As for the rates of prescriptions and requests for investigations, there is a wide variation in their reporting and calculation methods in the literature, thereby hindering a proper comparison with the results obtained in the present study.

These results can be used as a reference for future research.

Figure 1. 

Top 20 reasons for encounter in primary care according to sex as coded by the International Classification of Primary Care, Second Edition (Brazil, July–December 2016).

The main limitations of this study are its cross-sectional design and the period of only 2–3 days for interviews in each PHC unit, which hinders the analysis of seasonal variation in RFEs.

Also, the method of data collection may have led to measurement bias for three reasons:

(i) users were interviewed by an unknown person rather than by their primary care provider and, because of that, they may have not reported all their reasons (e.g. psychosocial problems);

(ii) the interview was performed shortly after the medical visit, and the reported reasons may have been influenced by the diagnosis made and

(iii) users were second-visit patients, which may have resulted in more reasons related to follow-up. Lastly, the results cannot be generalized to the Brazilian general population because only people enrolled in the FHS were interviewed.

A strength of this study is the random sample selection of physicians at the level of the PHC unit; only after that was the sample of patients selected consecutively.

The major strength, however, is its novelty as it is the first study to examine, at a national level, the RFEs in PHC in Brazil. Also, to the best of our knowledge, this is the first study of such magnitude to be conducted in Latin America.


This study opened the ‘black box’ of RFEs in PHC in Brazil.

Its main finding of only a few ICPC-2 codes accounting for half of the RFEs, as well as the high rate of referrals and of clinical-administrative and preventive codes highlight the inequities and limited comprehensiveness of PHC in Brazil.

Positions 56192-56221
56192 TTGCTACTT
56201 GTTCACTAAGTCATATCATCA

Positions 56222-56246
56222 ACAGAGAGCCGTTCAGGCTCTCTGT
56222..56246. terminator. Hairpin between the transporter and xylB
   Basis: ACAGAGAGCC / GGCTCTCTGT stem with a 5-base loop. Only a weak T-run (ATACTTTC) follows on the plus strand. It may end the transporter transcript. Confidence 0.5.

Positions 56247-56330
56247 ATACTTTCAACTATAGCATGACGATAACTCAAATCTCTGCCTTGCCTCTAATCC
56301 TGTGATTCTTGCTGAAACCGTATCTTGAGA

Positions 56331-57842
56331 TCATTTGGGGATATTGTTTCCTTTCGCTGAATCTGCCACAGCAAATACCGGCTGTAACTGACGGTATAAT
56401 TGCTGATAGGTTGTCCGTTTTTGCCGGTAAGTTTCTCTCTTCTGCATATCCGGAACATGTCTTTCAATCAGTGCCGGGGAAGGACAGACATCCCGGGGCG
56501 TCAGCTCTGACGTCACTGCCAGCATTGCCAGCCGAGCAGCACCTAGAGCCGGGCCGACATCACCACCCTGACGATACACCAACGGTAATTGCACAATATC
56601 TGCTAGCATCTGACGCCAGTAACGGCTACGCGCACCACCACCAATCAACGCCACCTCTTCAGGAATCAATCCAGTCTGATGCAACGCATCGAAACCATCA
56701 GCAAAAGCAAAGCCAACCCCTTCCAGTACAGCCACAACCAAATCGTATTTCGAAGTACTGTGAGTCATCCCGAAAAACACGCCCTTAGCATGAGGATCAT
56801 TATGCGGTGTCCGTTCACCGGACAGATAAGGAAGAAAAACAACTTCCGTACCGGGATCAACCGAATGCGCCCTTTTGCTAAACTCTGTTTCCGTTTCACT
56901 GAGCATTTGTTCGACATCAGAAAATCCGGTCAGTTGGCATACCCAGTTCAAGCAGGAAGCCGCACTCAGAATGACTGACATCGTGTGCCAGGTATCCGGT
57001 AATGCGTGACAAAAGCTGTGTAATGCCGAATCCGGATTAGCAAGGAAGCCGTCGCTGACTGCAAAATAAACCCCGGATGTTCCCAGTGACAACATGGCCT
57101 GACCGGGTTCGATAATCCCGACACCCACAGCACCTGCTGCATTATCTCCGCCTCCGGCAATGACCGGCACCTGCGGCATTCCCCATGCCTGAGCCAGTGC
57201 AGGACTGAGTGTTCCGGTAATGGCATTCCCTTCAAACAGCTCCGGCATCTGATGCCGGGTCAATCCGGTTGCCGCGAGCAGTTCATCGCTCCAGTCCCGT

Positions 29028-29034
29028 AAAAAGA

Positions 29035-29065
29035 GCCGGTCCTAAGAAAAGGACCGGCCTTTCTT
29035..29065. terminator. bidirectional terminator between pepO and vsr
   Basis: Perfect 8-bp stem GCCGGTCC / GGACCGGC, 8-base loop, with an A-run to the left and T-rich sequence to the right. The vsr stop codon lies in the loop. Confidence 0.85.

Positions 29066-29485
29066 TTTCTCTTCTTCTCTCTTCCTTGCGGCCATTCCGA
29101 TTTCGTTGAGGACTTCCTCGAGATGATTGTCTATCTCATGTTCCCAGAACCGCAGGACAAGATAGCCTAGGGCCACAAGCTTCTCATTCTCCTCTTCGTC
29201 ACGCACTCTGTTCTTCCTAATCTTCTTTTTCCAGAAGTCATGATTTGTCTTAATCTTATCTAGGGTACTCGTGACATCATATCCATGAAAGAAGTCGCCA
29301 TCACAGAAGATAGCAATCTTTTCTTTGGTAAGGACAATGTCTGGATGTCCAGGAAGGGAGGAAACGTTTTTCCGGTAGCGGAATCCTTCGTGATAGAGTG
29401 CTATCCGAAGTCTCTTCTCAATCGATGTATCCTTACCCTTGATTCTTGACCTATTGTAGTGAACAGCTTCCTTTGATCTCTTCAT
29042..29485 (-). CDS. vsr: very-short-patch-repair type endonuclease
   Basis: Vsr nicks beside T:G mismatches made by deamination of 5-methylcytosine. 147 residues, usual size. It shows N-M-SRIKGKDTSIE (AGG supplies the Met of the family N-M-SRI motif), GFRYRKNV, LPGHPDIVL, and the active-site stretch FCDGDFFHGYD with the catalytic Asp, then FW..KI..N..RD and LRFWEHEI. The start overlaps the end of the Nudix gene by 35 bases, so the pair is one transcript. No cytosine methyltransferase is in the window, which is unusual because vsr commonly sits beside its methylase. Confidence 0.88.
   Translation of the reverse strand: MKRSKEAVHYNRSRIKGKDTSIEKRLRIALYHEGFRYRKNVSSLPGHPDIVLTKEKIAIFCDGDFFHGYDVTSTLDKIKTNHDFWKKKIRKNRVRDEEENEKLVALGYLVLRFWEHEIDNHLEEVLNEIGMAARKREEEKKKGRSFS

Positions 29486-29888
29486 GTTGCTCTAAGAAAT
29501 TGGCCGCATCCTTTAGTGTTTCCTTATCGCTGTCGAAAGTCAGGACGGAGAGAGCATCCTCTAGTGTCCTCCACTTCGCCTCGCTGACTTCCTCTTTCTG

Moreover, the homogeneity of the health needs observed here does not reflect the regional and socio-economic diversity of the country.

These results may serve as a basis for changes in the national PHC policy as they can foster discussions about the work practices of FHS teams and the urgent need to redefine the scope of PHC services in addition to contributing to the current debate on the quality of medical training necessary to provide this level of care.

It is essential to expand coverage and improve the clinical performance of Brazilian PHC teams.

Further research is warranted to clarify the similarity of RFEs across the different regions of the country and to address the reasons why healthy Brazilians are seeking medical care.

Transforming these findings into responses that can effectively reduce inequities, through public policies, will be the mission of national managers.

Figure 2. Top 10 reasons for encounter in primary care according to age group as coded by the International Classification of Primary Care, Second Edition (Brazil, July–December 2016).


See the original publication

About the authors & affiliations

Patricia S Chueiria,*, Marcelo Rodrigues Gonçalves b, Lisiane Hauser c, Lucas Wollmann d, Sotero Serrate Mengue b,c, Rudi Romanb, c, Milena Rodrigues Agostinho Rech e, Marcelo de Araújo Vianna Soares b, Jamily Pertileb and Erno Harzheimb, f

a School of Medicine, 
 Faculdade Israelita de Ciências da Saúde Albert Einstein, São Paulo, 
 b School of Medicine, 
 Universidade Federal do Rio Grande do Sul, Porto Alegre, 
 c Postgraduate Program in Epidemiology, TelessaudeRS, School of Medicine, Universidade Federal do Rio Grande do Sul, Porto Alegre, 
 d Community Health Services, 
 Grupo Hospitalar Conceição, Porto Alegre, 
 e School of Medicine, 
 Universidade de Caxias do Sul, Caxias do Sul and 
 f Secretary of Primary Health Care, 
 Ministry of Health, Brasília, Brazil.